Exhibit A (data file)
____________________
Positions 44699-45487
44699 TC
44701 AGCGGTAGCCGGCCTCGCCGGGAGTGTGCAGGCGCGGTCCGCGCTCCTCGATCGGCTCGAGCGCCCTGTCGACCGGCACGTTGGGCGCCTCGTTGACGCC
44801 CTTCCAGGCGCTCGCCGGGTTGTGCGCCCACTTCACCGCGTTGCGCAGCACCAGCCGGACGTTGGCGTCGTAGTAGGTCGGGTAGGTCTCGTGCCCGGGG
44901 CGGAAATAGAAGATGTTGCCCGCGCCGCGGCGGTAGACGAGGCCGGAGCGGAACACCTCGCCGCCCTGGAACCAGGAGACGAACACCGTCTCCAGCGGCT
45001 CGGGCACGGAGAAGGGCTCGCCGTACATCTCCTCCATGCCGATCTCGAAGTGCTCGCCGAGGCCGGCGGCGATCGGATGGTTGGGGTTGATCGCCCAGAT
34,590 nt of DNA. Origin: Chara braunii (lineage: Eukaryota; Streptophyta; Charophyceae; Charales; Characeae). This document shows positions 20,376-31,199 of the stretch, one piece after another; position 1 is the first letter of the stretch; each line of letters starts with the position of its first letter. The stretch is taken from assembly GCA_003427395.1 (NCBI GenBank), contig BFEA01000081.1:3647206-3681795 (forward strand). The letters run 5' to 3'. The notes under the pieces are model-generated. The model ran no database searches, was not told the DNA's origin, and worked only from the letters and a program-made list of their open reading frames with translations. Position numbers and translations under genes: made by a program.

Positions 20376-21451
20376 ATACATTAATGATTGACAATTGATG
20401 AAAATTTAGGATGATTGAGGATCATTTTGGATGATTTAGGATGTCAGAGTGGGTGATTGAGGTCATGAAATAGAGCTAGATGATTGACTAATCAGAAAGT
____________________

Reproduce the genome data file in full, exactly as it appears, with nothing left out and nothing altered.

Positions 44699-45487
44699 TC
44701 AGCGGTAGCCGGCCTCGCCGGGAGTGTGCAGGCGCGGTCCGCGCTCCTCGATCGGCTCGAGCGCCCTGTCGACCGGCACGTTGGGCGCCTCGTTGACGCC
44801 CTTCCAGGCGCTCGCCGGGTTGTGCGCCCACTTCACCGCGTTGCGCAGCACCAGCCGGACGTTGGCGTCGTAGTAGGTCGGGTAGGTCTCGTGCCCGGGG
44901 CGGAAATAGAAGATGTTGCCCGCGCCGCGGCGGTAGACGAGGCCGGAGCGGAACACCTCGCCGCCCTGGAACCAGGAGACGAACACCGTCTCCAGCGGCT
45001 CGGGCACGGAGAAGGGCTCGCCGTACATCTCCTCCATGCCGATCTCGAAGTGCTCGCCGAGGCCGGCGGCGATCGGATGGTTGGGGTTGATCGCCCAGAT
34,590 nt of DNA. Origin: Chara braunii (lineage: Eukaryota; Streptophyta; Charophyceae; Charales; Characeae). This document shows positions 20,376-31,199 of the stretch, one piece after another; position 1 is the first letter of the stretch; each line of letters starts with the position of its first letter. The stretch is taken from assembly GCA_003427395.1 (NCBI GenBank), contig BFEA01000081.1:3647206-3681795 (forward strand). The letters run 5' to 3'. The notes under the pieces are model-generated. The model ran no database searches, was not told the DNA's origin, and worked only from the letters and a program-made list of their open reading frames with translations. Position numbers and translations under genes: made by a program.

Positions 20376-21451
20376 ATACATTAATGATTGACAATTGATG
20401 AAAATTTAGGATGATTGAGGATCATTTTGGATGATTTAGGATGTCAGAGTGGGTGATTGAGGTCATGAAATAGAGCTAGATGATTGACTAATCAGAAAGT